D2C Marketing’s Amazon Dilemma

12 May,2022



By Ashoke Agarrwal


Ashoke AgarrwalOver the past two pandemic-infected years, e-commerce in India and worldwide has flourished.

Parallelly, the market is in an increasing set of categories – packaged foods, personal care, fashion, electronics etc. – flooded with Direct-To-Consumer (D2C) brands.

Contract manufacturing and an increasingly mature last-mile logistics ecosystem are the two pillars that enable the D2C revolution.

A third dimension keeps most D2C entrepreneurs awake at night in the form of a Hamletian question -“To Amazon or Not To Amazon?”

For an established brand with widespread awareness, a loyal consumer base and a solid traditional distribution, Amazon is just one more channel.

However, when it comes to a new brand in a competitive market, whether or not to place their product with a big-box e-tailer like Amazon is a critical and fraught question.

Given the increasing relevance of e-commerce in most categories, digital marketing and e-commerce offer the lowest cost go-to-market route for a new or small business.

The question that most new or small consumer businesses and brands would therefore face is whether to focus exclusively on building and promoting their exclusive e-commerce platform. Alternatively, have their product available both on their exclusive e-commerce platform and with the relevant big-box e-tailer – the generalists like Amazon and the category specialists.

The pros of being on a big box platform are immediate reach and visibility.

The cons are data asymmetry and low brand engagement.

The big-box e-tailer has all the data on consumer interest and purchases in the category, and the brand has none.

Such a situation gives the big-box e-tailer an advantage if and when the e-tailer decides to launch its private label brand. AmazonBasics is a prime example of a data-driven private label strategy.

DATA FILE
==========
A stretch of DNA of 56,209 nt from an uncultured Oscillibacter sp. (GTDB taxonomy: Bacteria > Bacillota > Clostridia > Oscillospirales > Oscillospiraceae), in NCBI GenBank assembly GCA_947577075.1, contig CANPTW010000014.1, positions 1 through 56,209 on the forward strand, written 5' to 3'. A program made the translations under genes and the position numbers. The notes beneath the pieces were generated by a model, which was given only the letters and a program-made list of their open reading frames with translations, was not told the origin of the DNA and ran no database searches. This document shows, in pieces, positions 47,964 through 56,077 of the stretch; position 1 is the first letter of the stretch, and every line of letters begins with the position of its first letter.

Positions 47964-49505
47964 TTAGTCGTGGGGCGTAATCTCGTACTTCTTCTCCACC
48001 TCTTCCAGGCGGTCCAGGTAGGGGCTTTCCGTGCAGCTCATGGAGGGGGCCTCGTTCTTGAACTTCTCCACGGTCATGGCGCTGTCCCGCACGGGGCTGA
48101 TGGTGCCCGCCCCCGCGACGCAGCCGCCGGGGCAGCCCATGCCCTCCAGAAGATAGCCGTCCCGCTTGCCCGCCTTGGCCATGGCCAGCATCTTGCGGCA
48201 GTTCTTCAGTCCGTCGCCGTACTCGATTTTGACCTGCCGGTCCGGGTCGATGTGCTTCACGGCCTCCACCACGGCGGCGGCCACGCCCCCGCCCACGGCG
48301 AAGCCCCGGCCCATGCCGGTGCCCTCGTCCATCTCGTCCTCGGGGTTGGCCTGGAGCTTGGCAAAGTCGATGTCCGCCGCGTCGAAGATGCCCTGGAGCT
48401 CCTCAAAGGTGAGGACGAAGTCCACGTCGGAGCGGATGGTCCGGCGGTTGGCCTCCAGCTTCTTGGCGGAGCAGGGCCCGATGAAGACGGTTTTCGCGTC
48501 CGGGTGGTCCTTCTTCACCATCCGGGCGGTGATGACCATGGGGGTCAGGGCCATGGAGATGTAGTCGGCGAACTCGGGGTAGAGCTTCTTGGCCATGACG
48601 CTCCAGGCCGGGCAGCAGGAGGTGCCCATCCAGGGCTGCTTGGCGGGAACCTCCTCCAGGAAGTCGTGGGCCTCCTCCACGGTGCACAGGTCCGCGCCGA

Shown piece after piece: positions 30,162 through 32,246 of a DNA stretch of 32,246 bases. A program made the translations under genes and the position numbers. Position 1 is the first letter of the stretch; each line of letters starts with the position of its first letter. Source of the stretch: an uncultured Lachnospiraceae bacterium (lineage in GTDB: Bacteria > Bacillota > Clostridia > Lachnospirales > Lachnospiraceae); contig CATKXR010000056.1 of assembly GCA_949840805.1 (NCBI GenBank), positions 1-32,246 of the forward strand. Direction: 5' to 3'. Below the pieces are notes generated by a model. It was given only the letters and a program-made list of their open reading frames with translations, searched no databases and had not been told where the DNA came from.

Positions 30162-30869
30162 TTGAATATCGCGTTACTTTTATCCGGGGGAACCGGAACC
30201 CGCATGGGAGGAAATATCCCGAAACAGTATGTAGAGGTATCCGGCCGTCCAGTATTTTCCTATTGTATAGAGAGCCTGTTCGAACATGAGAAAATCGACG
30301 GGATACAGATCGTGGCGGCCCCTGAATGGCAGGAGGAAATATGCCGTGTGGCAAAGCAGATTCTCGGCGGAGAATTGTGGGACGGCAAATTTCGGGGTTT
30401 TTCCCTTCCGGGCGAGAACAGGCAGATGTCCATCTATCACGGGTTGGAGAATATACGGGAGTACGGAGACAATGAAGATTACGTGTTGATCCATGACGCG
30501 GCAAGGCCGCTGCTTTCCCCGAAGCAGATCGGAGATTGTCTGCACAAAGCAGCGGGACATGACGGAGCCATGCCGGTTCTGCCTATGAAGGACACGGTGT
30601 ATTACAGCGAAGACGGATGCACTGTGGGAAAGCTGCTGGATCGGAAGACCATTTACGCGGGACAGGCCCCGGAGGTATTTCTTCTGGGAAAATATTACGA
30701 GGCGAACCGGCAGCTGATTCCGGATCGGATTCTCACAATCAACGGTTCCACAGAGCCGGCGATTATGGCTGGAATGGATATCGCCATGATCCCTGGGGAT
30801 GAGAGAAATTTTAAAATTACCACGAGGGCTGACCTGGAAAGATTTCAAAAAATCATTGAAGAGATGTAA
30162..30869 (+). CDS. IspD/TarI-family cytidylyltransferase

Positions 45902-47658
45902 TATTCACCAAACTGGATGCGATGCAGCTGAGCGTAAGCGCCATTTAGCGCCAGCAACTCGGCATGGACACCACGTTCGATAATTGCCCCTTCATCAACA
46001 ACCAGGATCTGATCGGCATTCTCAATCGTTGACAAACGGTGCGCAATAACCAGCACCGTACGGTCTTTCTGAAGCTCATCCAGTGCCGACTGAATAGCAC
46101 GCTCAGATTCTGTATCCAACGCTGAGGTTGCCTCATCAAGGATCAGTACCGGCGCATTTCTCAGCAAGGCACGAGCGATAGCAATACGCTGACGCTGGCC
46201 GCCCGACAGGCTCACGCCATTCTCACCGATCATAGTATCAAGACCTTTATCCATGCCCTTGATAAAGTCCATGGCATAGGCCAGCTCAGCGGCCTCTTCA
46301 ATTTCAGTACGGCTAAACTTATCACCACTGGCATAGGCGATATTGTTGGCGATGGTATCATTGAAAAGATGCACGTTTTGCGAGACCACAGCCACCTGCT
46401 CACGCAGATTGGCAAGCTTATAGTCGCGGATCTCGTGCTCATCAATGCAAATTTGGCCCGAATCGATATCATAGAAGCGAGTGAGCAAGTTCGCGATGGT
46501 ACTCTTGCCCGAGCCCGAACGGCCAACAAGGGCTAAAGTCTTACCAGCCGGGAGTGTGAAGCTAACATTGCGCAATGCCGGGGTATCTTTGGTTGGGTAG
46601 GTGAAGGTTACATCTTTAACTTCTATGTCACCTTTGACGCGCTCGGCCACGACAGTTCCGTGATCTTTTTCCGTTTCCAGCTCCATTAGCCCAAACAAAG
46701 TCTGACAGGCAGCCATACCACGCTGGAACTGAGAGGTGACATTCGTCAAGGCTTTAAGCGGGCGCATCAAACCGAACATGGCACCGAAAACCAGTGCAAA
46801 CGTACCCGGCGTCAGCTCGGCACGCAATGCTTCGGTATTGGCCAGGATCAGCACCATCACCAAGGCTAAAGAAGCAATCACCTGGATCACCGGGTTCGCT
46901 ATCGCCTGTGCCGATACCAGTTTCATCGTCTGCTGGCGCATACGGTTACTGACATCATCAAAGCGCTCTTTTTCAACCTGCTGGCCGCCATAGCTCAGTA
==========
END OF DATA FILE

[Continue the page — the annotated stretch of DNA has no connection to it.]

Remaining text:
However, in cases when most of the competition is already selling on the platform, the data issue is moot.

As for brand engagement, on Amazon, the dominant brand is Amazon. Especially when to consumer searches for a category and is faced with row after row of choices. In such a case, the product brand becomes almost a commodity.

Brand engagement is less of an issue when a consumer specifies a brand in her search.

That, however, is likely to happen only when the brand is already an established brand.

So how does a newcomer brand decide on the “To Amazon Or Not To Amazon” question?

To my mind, the answer hinges, as it does with most questions in life, on a complex set of interacting factors.

Some of the factors at play would be the stage in the product lifecycle that the category is, the price and consumer segments the brand is addressing, the competitive set and strategy, the overall distribution scenario and channel shares.

Even after taking all relevant factors into account, the answer to the question might be different from different points-of-view

A recent HBR case study titled “Should a Direct-to-Consumer Company Start Selling on Amazon” provides a lucid example.

It is about PedalSpark a successful direct-to-consumer seller on the company’s e-commerce platform of $4000 luxury e-bikes.

PedalSpark planned to launch a cheaper, entry-level model at around the $900 mark.

The marketing and sales team had differing opinions on whether PedalSpark should put this cheaper model up for sale on the Amazon platform besides their exclusive platform.

The case study outlines the different arguments.

And as in all HBR case studies, two experts offer their opinion. And viola, the two offer diametrically different but equally convincing answers!

Expert One advocates that not only should PedalSpark put the cheaper $900 model on Amazon, but it should also consider putting the $4000 model on Amazon. The extra reach that Amazon offers, according to this expert, overrides any negatives.

On the other hand, Expert Two suggests that PedalSpark should focus on building the brand. And consider launching the brand on Amazon once the brand strength reaches a level where it can be sure that a substantial number of potential buyers on Amazon would search for “PedalSpark e-bikes” instead of just “e-bikes”.

The HBR case study is available at around $10.

While “To Amazon Or Not To Amazon” is a sticky question, the question of whether or not to invest in reading the entire case study is not.

Just do it!


PS: I published a version of this article under the title “To Amazon Or Not To Amazon” on my blog on March 11th 2019.



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